Industry lobbying against online piracy has been intensifying, amid growing expectations the Abbott government will move to clamp down on internet service providers and considers implementing strict new anti-piracy measures “as early as this week”.
Fairfax Media is reporting, that shortly the federal cabinet will consider two proposals to crack down on illegal downloads. One is internet service providers being required to issue warnings to people who repeatedly download illegally. The other is forcing ISPs to block file-sharing websites such as BitTorrent sites The Pirate Bay and Kick Ass Torrents.
The first is also known as the controversial “three-strikes” provision, where copyright infringers are given three warnings before potential litigation, charges and removal from an service provider.
Per capita, Australians are among the biggest culprits of online piracy in the world. This has been attributed to a combination of reactions to delays for overseas content and a push back against the country’s higher prices.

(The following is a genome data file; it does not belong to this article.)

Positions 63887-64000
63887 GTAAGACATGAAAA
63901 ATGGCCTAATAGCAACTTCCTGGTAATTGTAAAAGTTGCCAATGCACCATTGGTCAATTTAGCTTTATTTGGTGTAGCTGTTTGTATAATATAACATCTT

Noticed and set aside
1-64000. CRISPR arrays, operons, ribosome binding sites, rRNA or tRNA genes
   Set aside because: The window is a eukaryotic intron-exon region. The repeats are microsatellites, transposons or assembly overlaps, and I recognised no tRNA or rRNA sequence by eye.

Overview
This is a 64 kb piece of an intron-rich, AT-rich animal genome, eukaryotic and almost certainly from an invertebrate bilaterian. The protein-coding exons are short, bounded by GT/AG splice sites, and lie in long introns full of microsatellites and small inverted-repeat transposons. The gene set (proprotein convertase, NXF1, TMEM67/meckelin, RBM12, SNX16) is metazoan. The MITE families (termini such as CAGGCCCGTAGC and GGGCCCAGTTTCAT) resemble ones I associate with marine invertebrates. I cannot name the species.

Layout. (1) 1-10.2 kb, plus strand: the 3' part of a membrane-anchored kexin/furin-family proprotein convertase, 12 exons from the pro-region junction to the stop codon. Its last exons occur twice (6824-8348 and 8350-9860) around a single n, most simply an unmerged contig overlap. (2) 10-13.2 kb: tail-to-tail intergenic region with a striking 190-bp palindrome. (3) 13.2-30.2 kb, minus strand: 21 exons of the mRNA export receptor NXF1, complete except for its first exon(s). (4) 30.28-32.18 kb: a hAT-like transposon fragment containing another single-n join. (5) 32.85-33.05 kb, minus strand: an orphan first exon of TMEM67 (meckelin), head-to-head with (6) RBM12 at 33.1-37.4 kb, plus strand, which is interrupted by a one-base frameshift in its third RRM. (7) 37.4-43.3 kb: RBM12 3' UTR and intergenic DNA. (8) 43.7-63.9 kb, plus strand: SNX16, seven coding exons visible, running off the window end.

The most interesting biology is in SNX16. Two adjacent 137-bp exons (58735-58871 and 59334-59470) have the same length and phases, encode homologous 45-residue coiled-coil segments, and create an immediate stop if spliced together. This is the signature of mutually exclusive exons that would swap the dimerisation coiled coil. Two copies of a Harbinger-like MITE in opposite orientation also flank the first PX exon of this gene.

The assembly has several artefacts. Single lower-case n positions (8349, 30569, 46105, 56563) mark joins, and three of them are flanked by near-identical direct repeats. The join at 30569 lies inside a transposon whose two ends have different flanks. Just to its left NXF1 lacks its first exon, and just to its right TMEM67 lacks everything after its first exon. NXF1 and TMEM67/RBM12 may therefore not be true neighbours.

According to Fairfax, we may see one of these plans put into motion this week. Attorney General George Brandis is leading the charge against online piracy, having announced the government’s intentions to crack down on the practice earlier this year.
“The government will be considering possible mechanisms to provide a legal incentive for an internet service provider to cooperate with copyright owners in preventing infringement on their systems and networks,” Mr Brandis said at the time.
ISP iiNet’S chief regulatory officer Steve Dalby told Fairfax that ISPs should not be held responsible for ”protecting the rights of American companies” and the proposed changes won’t make any difference in the prevalence of online piracy.
“There doesn’t seem to be any empirical evidence that either blocking websites or sending harsh notices to customers…does anything to reduce the incidence of piracy. Show me the evidence,” Mr Dalby said.
According to Gizmodo, film studio Village Roadshow is one of the corporations lobbying Brandis in favour of strict anti-piracy measures, having invited the Attorney-General to private film screenings in Canberra.